Building communities and enabling collaboration: tools and techniques for your website or intranet

Written by Owen Priestley on 21st March 2023

(Last updated 8th November 2023)

Back in the days when the mass take up of social media was still in the future, websites were often the hub for communities – forums and bulletin boards were where discussion and collaboration would take place and where communities would live and flourish.

With the ubiquitous rise of Facebook and social media in general, forums became ghost towns: redundant or niche. Communities moved over to Facebook, as that's where the conversation was happening and, probably more importantly, it was ‘free’ (unless you count your soul) for organisations to set up community pages or groups. 

An important requirement of many of our NGO and nonprofit clients is community building: how to energise their supporters or audience and give them a platform to communicate, collaborate and share experiences and resources.

So we often get asked about building forums or similar and we usually have the same stock answer – yes, we can, but is it worth it?

We usually follow on from this answer by asking where their community is currently housed. Where are the conversations currently happening? And there is usually an answer. It’s a Facebook group, a Twitter thread, a Slack Workspace… 

With this in mind, our approach to community building and collaboration on a website or intranet is one of consolidation. With a larger organisation with a mature intranet, we look to append existing functionality with additional tools that aid in collaboration. With smaller organisations or start-ups, we look to promote existing networks and aid in their discoverability.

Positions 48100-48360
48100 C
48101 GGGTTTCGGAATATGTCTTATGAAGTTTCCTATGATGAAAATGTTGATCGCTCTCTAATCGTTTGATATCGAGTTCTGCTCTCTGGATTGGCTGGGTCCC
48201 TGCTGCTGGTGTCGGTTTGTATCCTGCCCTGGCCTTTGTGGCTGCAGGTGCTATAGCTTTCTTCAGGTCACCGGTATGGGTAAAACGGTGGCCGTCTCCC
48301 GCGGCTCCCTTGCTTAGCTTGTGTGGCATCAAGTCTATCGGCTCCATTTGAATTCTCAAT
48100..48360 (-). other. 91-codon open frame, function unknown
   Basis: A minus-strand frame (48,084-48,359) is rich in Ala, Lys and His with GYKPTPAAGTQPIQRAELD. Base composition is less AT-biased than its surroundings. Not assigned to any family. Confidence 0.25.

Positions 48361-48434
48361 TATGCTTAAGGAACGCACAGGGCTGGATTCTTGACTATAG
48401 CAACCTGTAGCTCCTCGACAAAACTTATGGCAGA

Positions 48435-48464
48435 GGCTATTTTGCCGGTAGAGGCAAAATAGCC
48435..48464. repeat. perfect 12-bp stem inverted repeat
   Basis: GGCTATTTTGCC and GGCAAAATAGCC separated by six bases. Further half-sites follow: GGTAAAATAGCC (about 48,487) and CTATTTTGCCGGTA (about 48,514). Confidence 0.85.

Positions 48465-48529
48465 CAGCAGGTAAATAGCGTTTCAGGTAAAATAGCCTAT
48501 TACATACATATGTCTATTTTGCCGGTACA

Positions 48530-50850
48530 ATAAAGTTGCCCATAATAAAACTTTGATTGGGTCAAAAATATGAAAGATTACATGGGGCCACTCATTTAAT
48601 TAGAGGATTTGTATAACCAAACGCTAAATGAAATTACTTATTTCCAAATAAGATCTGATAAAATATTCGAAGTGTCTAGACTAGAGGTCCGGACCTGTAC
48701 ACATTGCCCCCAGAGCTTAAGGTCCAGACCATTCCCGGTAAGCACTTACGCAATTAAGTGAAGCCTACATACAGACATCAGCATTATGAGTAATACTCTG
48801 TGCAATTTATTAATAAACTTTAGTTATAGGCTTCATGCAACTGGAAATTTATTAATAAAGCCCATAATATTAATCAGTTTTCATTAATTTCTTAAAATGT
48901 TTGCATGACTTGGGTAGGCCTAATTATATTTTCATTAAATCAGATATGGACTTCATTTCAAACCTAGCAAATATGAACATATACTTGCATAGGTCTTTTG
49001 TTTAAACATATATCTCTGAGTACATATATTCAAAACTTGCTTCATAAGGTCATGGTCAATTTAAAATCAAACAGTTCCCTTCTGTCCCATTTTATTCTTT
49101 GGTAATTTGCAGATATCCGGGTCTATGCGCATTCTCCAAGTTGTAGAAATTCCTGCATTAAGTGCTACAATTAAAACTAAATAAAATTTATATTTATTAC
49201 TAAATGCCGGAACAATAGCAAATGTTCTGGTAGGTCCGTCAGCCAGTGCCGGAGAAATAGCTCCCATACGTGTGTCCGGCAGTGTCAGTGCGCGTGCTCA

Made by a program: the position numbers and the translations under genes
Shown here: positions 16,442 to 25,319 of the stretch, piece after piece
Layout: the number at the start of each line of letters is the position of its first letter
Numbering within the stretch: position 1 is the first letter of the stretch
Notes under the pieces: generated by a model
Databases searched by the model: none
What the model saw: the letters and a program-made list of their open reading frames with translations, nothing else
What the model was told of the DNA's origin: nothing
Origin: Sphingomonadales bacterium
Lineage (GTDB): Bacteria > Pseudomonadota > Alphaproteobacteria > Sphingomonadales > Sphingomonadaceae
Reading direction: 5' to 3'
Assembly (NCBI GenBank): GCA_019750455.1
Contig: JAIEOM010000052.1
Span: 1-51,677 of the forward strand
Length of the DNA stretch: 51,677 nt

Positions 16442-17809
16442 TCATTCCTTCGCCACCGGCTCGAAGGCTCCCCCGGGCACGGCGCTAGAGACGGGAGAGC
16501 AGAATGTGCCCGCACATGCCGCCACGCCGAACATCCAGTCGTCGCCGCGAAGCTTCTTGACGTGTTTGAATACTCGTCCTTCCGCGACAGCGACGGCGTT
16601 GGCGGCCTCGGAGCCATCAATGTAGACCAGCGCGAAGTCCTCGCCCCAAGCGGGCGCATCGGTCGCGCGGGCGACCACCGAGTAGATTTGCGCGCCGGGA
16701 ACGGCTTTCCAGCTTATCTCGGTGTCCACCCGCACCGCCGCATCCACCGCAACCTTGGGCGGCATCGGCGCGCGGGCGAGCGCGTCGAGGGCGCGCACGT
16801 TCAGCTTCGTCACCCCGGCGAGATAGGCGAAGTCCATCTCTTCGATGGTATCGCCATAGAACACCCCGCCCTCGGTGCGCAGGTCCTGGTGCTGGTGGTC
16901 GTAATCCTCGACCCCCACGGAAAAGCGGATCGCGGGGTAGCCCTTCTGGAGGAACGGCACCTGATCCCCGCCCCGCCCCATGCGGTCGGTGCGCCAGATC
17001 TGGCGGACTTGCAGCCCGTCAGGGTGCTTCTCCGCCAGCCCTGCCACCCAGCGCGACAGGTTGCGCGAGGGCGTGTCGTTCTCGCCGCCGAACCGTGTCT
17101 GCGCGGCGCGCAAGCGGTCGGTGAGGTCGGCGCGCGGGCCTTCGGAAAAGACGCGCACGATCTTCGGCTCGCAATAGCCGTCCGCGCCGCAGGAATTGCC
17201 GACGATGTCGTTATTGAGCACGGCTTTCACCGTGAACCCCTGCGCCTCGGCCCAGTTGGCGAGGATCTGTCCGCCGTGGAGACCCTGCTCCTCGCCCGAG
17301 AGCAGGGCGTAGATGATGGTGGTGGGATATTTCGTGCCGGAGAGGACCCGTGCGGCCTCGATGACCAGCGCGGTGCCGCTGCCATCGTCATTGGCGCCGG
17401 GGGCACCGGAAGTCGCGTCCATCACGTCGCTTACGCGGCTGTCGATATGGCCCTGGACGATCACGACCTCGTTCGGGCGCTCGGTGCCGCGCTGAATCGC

Below are some examples of more strategic tools and techniques that can be appended to your existing website or intranet to add useful collaboration functionality, as well as being a small start in building up a larger community space.

Contact directories

Directories of contacts are quite commonplace in most intranets but can be overlooked or are just a list of names and contact details. However, contact directories are an obvious starting point to getting people together. We often refer to this kind of functionality as ‘matchmaking’ but it is not enough to just list out names, contact details and division or job titles. Using a taxonomy to list our interests or potential opportunities gives more insight when people are looking for collaboration. List out specialties and areas of interest. Tie in your contact directory with some of the concepts below.

Activity database

There are some amazing collaboration tools that already exist and to some extent are ‘free’: Slack for messaging, the Google suite for collaboration on documents, ClickUp for planning, tasks and Gantt charts… and many more. Rather than trying to rebuild these tools, which would be an expensive process, gathering links and ways to access these platforms in one place is a useful way of using your website to promote and activate collaboration.